Resilience factors become critical when a system moves in a non-clearly defined environment, the so-called open-world context, i.e. a context that cannot be fully predicted and specified. It is also not possible to develop a single static solution that is suitable for all possible operating situations. Examples are cyber-physical systems such as autonomous vehicles or mobile robots.

Examples of resilience  

Autonomous driving – level 5

Level 5 autonomous vehicles are in a completely open and highly complex context. They move on a four-lane highway just as in a dense city. They encounter a large number of different road users whose behavior is not foreseeable. In order for the vision of driverless cars to become reality, it is essential to enable the systems to adapt to their context. The aim is to maximize their benefits while at the same time ensuring safety.

Autonomous mobile robots

Mobile robots, which, for example, bring components or goods from A to B in storage logistics, also move in an open context. For example, they have to avoid people, bypass obstacles and orient themselves independently.

Automation with cobots – robots working together with humans

Whenever systems have to interact with people, unpredictable changes in the context can occur. Examples of this are collaborating robots – so-called cobots. They cooperate with human workers in the manufacturing environment, for example – ideally hand in hand. In this connection, the robot system must always adapt to humans. While the robot always works in the same way, this is not the case with the worker. The latter’s receptivity, for example, may change – depending on the time of day, individual characteristics or personal motivation.

Promoting resilience – a challenge

Empowering systems to adapt to changes in the context and to increase resilience leads to more complexity. Example: If a software system consists of 100 different components, every single one of which has five configurations, then this system offers 5100 different combination options to respond to a specific event.

This complexity can hardly be controlled. This in turn leads to quality problems because it can no longer be guaranteed that the system can still fulfill its functions. So as a consequence of increased flexibility, it may no longer be possible to guarantee the benefit of a system.

What role does artificial intelligence play?

The challenge of resilience is particularly evident when using artificial intelligence (AI). The strength of AI technologies, such as neural networks, is to react flexibly to unforeseen events. Therefore, they play a decisive role in autonomous driving, for example, because the car can only move in the open-world context with their help.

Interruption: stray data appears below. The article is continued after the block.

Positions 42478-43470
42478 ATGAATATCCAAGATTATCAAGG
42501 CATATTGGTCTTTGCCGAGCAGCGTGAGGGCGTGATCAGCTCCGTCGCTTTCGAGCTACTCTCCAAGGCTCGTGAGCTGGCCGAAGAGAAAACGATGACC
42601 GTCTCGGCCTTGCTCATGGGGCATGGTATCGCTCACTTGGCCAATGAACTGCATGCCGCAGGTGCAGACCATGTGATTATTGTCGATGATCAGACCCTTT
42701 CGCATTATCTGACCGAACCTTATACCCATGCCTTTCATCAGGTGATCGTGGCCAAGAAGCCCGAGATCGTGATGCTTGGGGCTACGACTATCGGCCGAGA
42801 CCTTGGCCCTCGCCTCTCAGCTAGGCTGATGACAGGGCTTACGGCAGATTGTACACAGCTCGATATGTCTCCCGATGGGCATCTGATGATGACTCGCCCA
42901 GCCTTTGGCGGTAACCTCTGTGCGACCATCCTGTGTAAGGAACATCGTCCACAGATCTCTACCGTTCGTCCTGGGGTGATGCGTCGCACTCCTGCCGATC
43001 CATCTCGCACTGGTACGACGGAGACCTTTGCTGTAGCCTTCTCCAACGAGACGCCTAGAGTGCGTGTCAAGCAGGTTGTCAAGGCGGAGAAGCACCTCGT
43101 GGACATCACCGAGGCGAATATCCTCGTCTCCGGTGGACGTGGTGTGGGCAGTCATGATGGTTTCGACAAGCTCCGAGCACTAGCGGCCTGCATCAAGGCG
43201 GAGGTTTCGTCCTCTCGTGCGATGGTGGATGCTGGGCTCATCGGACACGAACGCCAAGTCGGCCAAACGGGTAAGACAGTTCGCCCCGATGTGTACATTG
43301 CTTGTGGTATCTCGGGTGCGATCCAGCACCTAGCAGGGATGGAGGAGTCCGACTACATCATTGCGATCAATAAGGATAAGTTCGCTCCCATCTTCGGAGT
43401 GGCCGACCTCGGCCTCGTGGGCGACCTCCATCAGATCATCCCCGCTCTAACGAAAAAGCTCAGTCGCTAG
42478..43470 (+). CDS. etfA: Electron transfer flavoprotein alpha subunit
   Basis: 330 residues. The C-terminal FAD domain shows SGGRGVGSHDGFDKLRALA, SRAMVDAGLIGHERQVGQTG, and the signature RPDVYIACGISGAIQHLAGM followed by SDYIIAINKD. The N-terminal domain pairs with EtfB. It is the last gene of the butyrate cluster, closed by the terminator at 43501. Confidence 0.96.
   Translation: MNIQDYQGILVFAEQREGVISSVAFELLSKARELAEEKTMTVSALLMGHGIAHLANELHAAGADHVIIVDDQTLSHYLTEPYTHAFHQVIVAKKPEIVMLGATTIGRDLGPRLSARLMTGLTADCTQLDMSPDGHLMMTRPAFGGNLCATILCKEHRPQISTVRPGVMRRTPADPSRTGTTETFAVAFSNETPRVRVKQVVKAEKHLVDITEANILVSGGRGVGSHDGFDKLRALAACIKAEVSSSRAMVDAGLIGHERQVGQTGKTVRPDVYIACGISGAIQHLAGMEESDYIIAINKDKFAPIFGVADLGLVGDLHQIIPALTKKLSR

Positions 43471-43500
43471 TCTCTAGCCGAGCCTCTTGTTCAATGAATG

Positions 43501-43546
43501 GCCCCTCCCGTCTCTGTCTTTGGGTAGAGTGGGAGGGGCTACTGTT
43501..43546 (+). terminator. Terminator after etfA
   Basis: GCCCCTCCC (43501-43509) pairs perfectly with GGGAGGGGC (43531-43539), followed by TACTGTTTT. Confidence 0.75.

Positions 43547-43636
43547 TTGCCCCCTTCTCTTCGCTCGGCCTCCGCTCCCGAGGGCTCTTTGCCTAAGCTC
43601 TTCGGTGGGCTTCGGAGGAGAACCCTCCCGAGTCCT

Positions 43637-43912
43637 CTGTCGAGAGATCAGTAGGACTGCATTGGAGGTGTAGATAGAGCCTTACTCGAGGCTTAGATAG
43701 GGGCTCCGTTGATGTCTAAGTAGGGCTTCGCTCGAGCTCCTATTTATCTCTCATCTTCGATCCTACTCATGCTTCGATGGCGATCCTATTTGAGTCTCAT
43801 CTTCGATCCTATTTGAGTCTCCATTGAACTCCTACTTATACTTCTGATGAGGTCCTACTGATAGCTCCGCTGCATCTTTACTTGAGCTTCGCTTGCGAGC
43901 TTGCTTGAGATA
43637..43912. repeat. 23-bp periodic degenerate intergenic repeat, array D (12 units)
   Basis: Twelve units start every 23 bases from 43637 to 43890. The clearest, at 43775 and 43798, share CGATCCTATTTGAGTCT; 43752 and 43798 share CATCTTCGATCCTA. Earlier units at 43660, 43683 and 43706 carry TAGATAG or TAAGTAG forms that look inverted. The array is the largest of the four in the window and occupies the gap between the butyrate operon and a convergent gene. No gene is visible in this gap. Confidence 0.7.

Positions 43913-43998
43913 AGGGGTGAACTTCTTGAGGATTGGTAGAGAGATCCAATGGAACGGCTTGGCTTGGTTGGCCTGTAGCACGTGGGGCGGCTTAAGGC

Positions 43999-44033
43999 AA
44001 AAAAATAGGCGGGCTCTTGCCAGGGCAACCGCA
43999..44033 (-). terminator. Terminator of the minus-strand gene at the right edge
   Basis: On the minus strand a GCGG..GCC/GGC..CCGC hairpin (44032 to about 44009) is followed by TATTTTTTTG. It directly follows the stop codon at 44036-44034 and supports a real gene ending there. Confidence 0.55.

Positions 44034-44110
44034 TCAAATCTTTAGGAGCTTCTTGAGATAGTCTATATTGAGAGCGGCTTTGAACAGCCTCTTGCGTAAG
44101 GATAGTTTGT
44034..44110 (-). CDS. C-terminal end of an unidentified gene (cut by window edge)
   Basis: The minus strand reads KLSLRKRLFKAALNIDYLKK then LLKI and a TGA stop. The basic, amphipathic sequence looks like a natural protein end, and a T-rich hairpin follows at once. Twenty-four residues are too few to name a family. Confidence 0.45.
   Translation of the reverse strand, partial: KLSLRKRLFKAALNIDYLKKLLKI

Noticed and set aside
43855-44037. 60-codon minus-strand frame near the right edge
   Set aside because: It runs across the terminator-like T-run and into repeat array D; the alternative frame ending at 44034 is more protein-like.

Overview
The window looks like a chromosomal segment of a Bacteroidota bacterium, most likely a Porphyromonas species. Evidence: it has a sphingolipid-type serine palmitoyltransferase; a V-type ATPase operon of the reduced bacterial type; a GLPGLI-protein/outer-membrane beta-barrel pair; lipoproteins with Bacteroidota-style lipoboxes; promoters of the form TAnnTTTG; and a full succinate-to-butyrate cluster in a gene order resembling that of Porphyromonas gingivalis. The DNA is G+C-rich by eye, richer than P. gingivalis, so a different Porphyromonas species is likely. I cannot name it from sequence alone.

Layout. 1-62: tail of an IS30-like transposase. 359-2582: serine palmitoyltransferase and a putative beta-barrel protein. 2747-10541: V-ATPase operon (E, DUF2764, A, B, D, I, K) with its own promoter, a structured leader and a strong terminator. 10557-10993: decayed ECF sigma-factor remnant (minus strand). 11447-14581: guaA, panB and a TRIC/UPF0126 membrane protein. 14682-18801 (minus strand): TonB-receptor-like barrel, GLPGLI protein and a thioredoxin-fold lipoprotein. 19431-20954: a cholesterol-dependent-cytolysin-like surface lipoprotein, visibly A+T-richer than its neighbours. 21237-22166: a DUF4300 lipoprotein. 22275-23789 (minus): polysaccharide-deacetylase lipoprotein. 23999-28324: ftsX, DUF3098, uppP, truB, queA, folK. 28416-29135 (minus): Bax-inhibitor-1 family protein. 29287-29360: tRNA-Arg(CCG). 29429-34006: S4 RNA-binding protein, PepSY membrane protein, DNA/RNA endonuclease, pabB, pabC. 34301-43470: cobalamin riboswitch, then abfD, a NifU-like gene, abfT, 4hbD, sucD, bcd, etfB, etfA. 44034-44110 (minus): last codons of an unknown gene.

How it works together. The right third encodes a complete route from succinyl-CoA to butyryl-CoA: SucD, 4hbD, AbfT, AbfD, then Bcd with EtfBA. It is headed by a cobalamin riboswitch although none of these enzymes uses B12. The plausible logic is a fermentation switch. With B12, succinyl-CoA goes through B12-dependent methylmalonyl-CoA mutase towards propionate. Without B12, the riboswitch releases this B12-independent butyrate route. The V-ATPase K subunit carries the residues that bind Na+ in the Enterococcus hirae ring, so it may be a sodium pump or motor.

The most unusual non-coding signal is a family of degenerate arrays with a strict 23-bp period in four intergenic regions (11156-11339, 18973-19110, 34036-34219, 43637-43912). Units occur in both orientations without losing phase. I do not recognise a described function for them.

However, since AI, like a neural network, is a very complex system, it is not possible to understand how their decisions come about. AI is a black box, which means that it is impossible to guarantee the functioning of AI. However, when it comes to safety-critical applications such as autonomous driving, guarantees are necessary.

Installing a safety barrier in the form of “if/then/otherwise adaptations” does, however, not solve the problem as this would deprive AI of its greatest strength – flexibility.

Solution approach – resilience requires holistic thinking

In order to develop resilient systems, holistic thinking is required. We have to consider artificial intelligence, technical methods and suitable architectures holistically. Fraunhofer IKS calls this safe intelligence.

Here, software technology is also of great importance, as it already offers instruments for self-adjusting systems. Methods and architectures have been developed for these systems for more than two decades, which form a basis for the development of resilient systems. They are also capable of controlling the complexity of resilient systems. Among other things, approaches like DevOps will play an increasingly important role.

What is Fraunhofer IKS working on?

Specifically, Fraunhofer IKS is working on various approaches to safeguard artificial intelligence, such as that used in autonomous vehicles. One of them is the structured safety analysis. A logical model of the system architecture is created, which represents signal flows and their quality as well as the limitations of the sensors. Afterwards, it is assessed how critical the identified vulnerabilities are and which risk they pose. The safety analysis then examines which critical situations lead to safety-relevant errors.